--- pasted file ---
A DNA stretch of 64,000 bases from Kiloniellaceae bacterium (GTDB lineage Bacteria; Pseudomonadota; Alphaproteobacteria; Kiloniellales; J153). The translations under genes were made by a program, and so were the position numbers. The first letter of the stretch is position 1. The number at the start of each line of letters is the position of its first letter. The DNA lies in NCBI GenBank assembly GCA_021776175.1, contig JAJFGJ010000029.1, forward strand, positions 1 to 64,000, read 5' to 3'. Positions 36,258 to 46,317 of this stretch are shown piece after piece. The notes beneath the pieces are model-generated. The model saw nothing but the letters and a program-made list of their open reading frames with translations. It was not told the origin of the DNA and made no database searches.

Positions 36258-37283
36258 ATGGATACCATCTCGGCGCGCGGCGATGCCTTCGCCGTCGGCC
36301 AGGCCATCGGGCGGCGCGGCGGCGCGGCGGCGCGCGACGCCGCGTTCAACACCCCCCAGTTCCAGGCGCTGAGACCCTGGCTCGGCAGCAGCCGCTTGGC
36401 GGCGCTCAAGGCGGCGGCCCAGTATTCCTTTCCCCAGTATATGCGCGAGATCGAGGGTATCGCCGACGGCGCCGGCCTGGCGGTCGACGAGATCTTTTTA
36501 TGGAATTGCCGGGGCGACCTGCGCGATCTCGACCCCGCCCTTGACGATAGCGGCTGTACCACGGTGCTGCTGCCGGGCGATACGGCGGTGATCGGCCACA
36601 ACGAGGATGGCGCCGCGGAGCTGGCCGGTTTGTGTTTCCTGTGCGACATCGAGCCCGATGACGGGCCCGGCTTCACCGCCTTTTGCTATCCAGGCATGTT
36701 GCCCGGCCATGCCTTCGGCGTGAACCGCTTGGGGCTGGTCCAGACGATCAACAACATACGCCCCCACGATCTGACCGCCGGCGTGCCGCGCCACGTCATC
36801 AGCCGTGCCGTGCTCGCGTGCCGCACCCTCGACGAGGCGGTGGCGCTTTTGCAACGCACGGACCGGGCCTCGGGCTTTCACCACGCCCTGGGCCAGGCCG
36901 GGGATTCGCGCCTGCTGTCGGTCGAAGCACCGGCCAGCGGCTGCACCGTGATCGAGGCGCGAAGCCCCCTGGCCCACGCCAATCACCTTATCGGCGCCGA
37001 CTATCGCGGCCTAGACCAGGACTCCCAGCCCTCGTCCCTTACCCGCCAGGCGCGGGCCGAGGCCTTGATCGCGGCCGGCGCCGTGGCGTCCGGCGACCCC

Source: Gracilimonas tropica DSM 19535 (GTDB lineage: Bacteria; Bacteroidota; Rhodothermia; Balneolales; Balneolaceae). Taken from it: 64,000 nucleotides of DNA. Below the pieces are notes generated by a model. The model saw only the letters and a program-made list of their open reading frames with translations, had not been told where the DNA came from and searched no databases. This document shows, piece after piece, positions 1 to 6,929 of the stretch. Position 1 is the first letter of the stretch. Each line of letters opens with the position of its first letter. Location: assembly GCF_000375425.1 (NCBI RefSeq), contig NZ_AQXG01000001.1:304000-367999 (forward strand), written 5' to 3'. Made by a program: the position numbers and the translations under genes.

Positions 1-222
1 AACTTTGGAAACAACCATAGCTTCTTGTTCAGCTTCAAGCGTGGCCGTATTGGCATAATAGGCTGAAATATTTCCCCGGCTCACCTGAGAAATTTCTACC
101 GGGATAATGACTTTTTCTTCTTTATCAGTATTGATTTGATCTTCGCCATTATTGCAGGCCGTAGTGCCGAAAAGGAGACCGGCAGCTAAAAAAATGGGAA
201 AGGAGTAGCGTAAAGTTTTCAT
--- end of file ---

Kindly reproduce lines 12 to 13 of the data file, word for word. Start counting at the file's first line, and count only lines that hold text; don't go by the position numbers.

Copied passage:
Source: Gracilimonas tropica DSM 19535 (GTDB lineage: Bacteria; Bacteroidota; Rhodothermia; Balneolales; Balneolaceae). Taken from it: 64,000 nucleotides of DNA. Below the pieces are notes generated by a model. The model saw only the letters and a program-made list of their open reading frames with translations, had not been told where the DNA came from and searched no databases. This document shows, piece after piece, positions 1 to 6,929 of the stretch. Position 1 is the first letter of the stretch. Each line of letters opens with the position of its first letter. Location: assembly GCF_000375425.1 (NCBI RefSeq), contig NZ_AQXG01000001.1:304000-367999 (forward strand), written 5' to 3'. Made by a program: the position numbers and the translations under genes.

Positions 1-222